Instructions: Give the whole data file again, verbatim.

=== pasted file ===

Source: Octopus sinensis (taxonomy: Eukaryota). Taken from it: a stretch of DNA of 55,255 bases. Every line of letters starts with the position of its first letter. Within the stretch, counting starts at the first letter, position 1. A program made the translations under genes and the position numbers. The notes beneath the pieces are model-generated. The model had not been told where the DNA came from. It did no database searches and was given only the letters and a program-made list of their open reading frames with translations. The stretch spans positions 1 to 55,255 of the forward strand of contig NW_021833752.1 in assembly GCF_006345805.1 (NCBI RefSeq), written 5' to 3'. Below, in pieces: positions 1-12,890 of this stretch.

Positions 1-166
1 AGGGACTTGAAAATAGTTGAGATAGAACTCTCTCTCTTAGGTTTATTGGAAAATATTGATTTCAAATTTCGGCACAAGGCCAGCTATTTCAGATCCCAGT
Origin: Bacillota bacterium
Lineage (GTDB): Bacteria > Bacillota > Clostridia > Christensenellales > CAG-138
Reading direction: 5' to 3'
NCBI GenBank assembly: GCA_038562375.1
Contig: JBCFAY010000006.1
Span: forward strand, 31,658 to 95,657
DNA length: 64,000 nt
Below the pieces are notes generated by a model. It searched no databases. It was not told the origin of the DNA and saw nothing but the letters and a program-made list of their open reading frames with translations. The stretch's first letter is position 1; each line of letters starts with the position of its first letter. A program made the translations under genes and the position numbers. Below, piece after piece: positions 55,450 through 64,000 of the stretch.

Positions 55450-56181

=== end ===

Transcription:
Source: Octopus sinensis (taxonomy: Eukaryota). Taken from it: a stretch of DNA of 55,255 bases. Every line of letters starts with the position of its first letter. Within the stretch, counting starts at the first letter, position 1. A program made the translations under genes and the position numbers. The notes beneath the pieces are model-generated. The model had not been told where the DNA came from. It did no database searches and was given only the letters and a program-made list of their open reading frames with translations. The stretch spans positions 1 to 55,255 of the forward strand of contig NW_021833752.1 in assembly GCF_006345805.1 (NCBI RefSeq), written 5' to 3'. Below, in pieces: positions 1-12,890 of this stretch.

Positions 1-166
1 AGGGACTTGAAAATAGTTGAGATAGAACTCTCTCTCTTAGGTTTATTGGAAAATATTGATTTCAAATTTCGGCACAAGGCCAGCTATTTCAGATCCCAGT
Origin: Bacillota bacterium
Lineage (GTDB): Bacteria > Bacillota > Clostridia > Christensenellales > CAG-138
Reading direction: 5' to 3'
NCBI GenBank assembly: GCA_038562375.1
Contig: JBCFAY010000006.1
Span: forward strand, 31,658 to 95,657
DNA length: 64,000 nt
Below the pieces are notes generated by a model. It searched no databases. It was not told the origin of the DNA and saw nothing but the letters and a program-made list of their open reading frames with translations. The stretch's first letter is position 1; each line of letters starts with the position of its first letter. A program made the translations under genes and the position numbers. Below, piece after piece: positions 55,450 through 64,000 of the stretch.

Positions 55450-56181